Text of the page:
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Thread: US tax reform

  1. #11

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    Quote Originally Posted by jamesbrown View Post
    There's no concept of "married filing jointly" in the UK. The married couples allowance is not the same thing. The UK personal allowance is not transferable.
    Some of it can be.

    https://www.gov.uk/government/public...civil-partners

    For a couple with children, both earning a salary, the US benefit is small and may be negative.
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  2. #12

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    Quote Originally Posted by BlasterBates View Post
    You need to take into account of medical insurance, even if your employer contributes, it's still significant.
    Many employers pay in full, including the one I worked for briefly. It's a tax-free benefit, so very tax efficient for them to pay the whole lot.

  3. #13

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    Quote Originally Posted by pjclarke View Post
    Some of it can be.

    https://www.gov.uk/government/public...civil-partners

    For a couple with children, both earning a salary, the US benefit is small and may be negative.
    Like I said, the UK married couples allowance is not comparable (baffled as to why you'd link to that, given I mentioned it). Likewise, the whole point of married filing jointly is to favour families in the tax system, so your example is completely missing the point. Even for families with two incomes, it's invariably better to file jointly due to the interaction with tax brackets.

  4. #14

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    Quote Originally Posted by pjclarke View Post
    ?? At current rates a married couple in the UK get combined personal allowances equivalent to $29.5K 2 kids would net them $2.3K in Child benefit. Any remaining difference, if any, is likely to be swallowed up in the higher cost of living.
    A married couple only benefits from that combined personal allowance if they both have income that high.

    The US has a $1000/child tax credit which is refundable (paid out to the parents) if income is low enough that there is no tax due to offset it against. So, child benefit is $2.3K here (if your number is right, I'm assuming it is), and $2K there. So the UK is $300 ahead. (The US moves ahead with larger families, since all children get the same amount in the US.)

    So let's talk about that $40K income. The US couple pays no tax.

    The UK couple, if they both have income up to the personal allowance, will pay 20% tax on $10.5K. So, extra tax of $2.1K. But if mum stays home with the kids, who aren't yet school age, and only dad works, the UK couple will pay 20% tax on $25K ($5K). They'll get around $500 in child tax credit.

    At $40K income: if both work, the US couple is $1300 ahead and if only dad works, they are $4200 ahead.

    Let's just use the current tax brackets (since we don't know what they'll be under the Trump plan), and take them up to $60K, shall we? The US couple pays 10% of $18,650 and 15% of $1350. About $2050.

    The UK couple (if they split the income), pays 20% of $30.5K, $6.1K. But there's a problem -- now, they make too much for the UK child tax credit. At least they keep their child benefit a little longer, though. Of course, if only Father works, it's a bigger problem, because at today's exchange rate, $60K is £46.8K, which puts you in the higher rate band, doesn't it? So unless the UK couple is stupid enough to live in Scotland, they'll pay about $9500.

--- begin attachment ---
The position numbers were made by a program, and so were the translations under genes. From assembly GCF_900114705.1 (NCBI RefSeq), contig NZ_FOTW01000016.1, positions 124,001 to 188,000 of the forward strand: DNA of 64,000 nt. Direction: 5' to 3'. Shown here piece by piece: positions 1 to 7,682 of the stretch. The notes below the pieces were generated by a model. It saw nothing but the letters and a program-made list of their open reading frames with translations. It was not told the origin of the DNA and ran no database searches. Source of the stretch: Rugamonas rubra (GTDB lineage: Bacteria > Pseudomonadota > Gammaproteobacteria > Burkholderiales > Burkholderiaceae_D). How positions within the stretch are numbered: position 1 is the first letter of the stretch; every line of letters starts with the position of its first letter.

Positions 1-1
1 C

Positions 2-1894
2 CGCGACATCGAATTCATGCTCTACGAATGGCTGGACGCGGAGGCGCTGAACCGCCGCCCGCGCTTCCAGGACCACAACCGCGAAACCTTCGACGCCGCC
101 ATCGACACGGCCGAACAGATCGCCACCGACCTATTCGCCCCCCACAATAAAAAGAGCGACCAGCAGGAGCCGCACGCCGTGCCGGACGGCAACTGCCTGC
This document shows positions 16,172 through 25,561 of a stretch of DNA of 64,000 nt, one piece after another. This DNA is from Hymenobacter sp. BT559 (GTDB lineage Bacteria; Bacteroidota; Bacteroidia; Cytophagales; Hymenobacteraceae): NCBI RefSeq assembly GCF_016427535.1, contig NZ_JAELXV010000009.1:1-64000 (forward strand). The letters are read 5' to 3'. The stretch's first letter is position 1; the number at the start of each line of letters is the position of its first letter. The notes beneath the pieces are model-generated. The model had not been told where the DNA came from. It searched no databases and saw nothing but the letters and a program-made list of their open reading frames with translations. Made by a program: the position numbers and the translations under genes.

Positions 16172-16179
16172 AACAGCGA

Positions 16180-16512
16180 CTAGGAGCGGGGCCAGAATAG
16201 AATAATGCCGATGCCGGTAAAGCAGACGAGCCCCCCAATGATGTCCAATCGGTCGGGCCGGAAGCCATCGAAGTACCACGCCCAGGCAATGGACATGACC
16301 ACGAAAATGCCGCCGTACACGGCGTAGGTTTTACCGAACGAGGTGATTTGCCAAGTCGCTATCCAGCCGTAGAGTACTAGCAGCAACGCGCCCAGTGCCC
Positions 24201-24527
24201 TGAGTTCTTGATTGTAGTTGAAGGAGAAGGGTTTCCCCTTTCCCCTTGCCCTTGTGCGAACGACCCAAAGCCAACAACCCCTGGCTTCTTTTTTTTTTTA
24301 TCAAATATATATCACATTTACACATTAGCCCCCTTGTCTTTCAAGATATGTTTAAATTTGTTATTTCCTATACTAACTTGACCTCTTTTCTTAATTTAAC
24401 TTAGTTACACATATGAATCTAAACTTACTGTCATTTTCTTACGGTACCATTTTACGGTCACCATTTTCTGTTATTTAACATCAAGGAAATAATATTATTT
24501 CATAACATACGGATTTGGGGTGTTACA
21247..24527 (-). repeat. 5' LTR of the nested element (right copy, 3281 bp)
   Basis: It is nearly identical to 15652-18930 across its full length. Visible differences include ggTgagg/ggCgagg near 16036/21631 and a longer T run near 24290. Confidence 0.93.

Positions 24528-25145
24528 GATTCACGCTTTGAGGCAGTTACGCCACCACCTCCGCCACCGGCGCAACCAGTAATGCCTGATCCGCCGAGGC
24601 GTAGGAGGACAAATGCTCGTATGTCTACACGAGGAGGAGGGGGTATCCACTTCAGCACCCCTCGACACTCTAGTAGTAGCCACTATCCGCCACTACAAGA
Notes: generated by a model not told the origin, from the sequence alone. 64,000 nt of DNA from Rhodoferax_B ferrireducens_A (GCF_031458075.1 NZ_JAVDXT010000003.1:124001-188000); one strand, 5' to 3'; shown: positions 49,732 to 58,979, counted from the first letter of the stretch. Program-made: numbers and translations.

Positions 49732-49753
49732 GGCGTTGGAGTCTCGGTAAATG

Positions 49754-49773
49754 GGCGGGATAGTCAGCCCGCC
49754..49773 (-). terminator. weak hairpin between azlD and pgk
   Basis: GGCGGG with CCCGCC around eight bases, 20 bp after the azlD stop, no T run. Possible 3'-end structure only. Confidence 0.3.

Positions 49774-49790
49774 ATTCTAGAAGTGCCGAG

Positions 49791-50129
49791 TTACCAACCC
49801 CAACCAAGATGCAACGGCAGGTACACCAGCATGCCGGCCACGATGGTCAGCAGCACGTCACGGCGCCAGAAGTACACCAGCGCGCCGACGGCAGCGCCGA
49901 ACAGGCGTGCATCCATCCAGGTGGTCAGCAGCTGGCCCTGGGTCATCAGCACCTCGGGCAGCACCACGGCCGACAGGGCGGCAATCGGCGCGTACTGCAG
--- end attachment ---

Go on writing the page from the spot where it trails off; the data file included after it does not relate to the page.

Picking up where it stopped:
At $60K income: if both work, the US couple is about $3.8K better off. If only Papa works, the US couple is about $7K better off.

    If we go up to $80K (around £62K), and only Daddy brings home the bacon, the UK couple has lost their child benefit. (The US child tax credit begins to phase out at $110K.) You are STILL only paying 15% in the US (up until $75K ABOVE your exemptions, in our example $115K). Here, gloriously, we pay 40% once we break above about $58K. By now, the UK couple is more than $10K worse off. You could buy a pretty good private medical plan for that, if your employer didn't already provide one, but if you are earning $80K, your US employer has certainly provided one.

    I could go on. The higher the income, the more drastic the difference, of course. But even Labour doesn't say that £62K is rich, and at £62K the UK tax system is highly punitive by comparison to the US.

  5. #15

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    Quote Originally Posted by pjclarke View Post
    Some of it can be.

    https://www.gov.uk/government/public...civil-partners

    For a couple with children, both earning a salary, the US benefit is small and may be negative.
    Take any joint salary level for the couple and any breakdown between them that you want and the US will be better.

    My analysis didn't include the partial transferability of tax allowances here, but even if the incomes were split evenly it wouldn't change the fact that they US is better.

    I apologise, in the above analysis I forgot that the couple with $40K income in the US would also be eligible for over $2000 Earned Income Credit. So I significantly understated the advantage of being in the US for that couple. They would not be eligible for that credit with income of $60K, however.

  6. #16

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    No tax on foreign profits would be a wonderful idea, I wish the UK would consider something similar to encourage exporting.
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